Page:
March 30, 2010
The HSUS Commends Hawaii House for Killing Cockfighting-Friendly Resolution
HONOLULU — Inga Gibson, Hawaii state director for The Humane Society of the United States, issued the following statement in response to the unanimous vote by the Hawaii House of Representatives recommitting House Resolution 199 and House Concurrent Resolution 277 back to the Tourism, Culture and International Affairs Committee:
"The Humane Society of the United States commends the Hawaii House of Representatives for effectively nixing a resolution that seeks to affirm cockfighting as a culturally acceptable practice. That was the right move. Step two is pass legislation to make cockfighting a felony as it is in 39 other states. Only with a strong law against this barbaric practice can we hope to eradicate it in Hawaii."
- In cockfights, roosters are fitted with two- to three-inch knives or ice-pick-like gaffs and are forced to fight, often to the death.
- Hawaii has one of the nation's weakest cockfighting laws. The crime is a misdemeanor, punishable by up to 1 year in of imprisonment and/or a maximum $2,000 fine. Thirty-nine states deem cockfighting a felony crime.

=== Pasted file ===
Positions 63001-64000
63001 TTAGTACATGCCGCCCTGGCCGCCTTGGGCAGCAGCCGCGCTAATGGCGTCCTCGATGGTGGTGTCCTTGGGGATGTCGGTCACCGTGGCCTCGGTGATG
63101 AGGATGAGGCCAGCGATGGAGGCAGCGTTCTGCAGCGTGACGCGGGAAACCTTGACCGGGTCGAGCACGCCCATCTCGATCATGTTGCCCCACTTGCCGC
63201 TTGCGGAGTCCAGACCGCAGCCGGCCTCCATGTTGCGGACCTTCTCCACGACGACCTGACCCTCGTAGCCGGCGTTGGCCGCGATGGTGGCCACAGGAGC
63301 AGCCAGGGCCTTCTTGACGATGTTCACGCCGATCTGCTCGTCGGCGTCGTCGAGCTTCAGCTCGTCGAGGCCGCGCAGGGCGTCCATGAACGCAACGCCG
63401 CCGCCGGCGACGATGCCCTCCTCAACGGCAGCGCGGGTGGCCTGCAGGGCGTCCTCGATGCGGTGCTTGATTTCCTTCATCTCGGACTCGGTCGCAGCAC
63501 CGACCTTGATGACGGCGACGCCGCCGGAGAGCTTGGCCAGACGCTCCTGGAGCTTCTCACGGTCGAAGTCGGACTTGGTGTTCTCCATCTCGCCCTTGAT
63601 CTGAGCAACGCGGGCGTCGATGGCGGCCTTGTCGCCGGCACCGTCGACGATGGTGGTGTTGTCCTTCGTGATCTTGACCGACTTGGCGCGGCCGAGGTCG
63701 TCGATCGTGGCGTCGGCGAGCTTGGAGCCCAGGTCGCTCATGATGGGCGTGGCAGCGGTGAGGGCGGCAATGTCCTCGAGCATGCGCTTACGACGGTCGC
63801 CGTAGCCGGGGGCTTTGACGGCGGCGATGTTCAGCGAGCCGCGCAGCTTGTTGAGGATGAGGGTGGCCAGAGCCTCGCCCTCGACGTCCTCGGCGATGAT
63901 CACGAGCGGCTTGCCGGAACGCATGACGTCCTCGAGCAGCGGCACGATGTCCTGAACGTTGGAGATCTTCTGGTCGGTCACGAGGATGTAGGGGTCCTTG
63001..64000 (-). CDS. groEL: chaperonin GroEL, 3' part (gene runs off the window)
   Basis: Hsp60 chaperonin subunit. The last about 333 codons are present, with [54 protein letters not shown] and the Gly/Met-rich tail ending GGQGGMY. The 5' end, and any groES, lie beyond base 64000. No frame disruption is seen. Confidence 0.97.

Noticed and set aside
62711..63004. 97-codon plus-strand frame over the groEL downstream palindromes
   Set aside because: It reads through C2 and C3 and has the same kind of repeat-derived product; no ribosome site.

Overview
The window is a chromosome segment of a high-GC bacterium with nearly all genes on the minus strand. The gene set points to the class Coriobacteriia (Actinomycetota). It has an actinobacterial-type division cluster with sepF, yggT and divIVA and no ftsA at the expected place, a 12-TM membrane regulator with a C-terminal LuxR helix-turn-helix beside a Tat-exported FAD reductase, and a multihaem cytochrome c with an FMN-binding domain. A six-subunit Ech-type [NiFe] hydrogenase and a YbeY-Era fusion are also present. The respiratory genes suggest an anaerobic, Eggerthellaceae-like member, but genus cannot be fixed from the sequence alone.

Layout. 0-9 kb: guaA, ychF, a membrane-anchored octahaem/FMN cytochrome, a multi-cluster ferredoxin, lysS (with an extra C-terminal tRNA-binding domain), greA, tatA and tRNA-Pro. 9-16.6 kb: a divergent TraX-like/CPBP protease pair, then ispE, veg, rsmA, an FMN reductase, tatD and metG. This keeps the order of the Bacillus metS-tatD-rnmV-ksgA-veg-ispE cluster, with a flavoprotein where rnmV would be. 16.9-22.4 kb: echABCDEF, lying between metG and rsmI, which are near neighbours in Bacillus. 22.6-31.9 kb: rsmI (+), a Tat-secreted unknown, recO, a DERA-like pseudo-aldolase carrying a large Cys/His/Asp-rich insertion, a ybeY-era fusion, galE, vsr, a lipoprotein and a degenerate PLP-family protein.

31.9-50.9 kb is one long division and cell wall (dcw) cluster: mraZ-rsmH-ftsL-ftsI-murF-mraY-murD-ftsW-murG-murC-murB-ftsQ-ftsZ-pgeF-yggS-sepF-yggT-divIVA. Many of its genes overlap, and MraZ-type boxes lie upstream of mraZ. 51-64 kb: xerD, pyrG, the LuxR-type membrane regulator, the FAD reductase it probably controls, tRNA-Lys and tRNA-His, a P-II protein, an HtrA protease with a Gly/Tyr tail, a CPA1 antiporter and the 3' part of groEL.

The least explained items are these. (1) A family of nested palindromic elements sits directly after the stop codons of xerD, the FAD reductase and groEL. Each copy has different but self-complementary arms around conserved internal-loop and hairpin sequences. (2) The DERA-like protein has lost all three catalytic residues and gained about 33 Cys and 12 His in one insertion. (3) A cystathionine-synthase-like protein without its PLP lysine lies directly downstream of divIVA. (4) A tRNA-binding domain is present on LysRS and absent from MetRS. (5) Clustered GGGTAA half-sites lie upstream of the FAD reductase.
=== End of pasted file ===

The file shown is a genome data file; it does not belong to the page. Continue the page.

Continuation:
- Cockfighting is associated with illegal gambling, drug distribution and, due to the large amounts of gambling proceeds, illegal firearms. Organized crime, child endangerment and human violence are also common at cockfights.
- The HSUS offers rewards of up to $5,000 for information leading to the arrest and conviction of persons involved in illegal dogfighting or cockfighting. Our national toll-free tip line is 1-877-TIP-HSUS (847-4787).
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The Humane Society of the United States is the nation's largest animal protection organization — backed by 11 million Americans, or one of every 28. For more than a half-century, The HSUS has been fighting for the protection of all animals through advocacy, education, and hands-on programs. Celebrating animals and confronting cruelty — On the Web at humanesociety.org.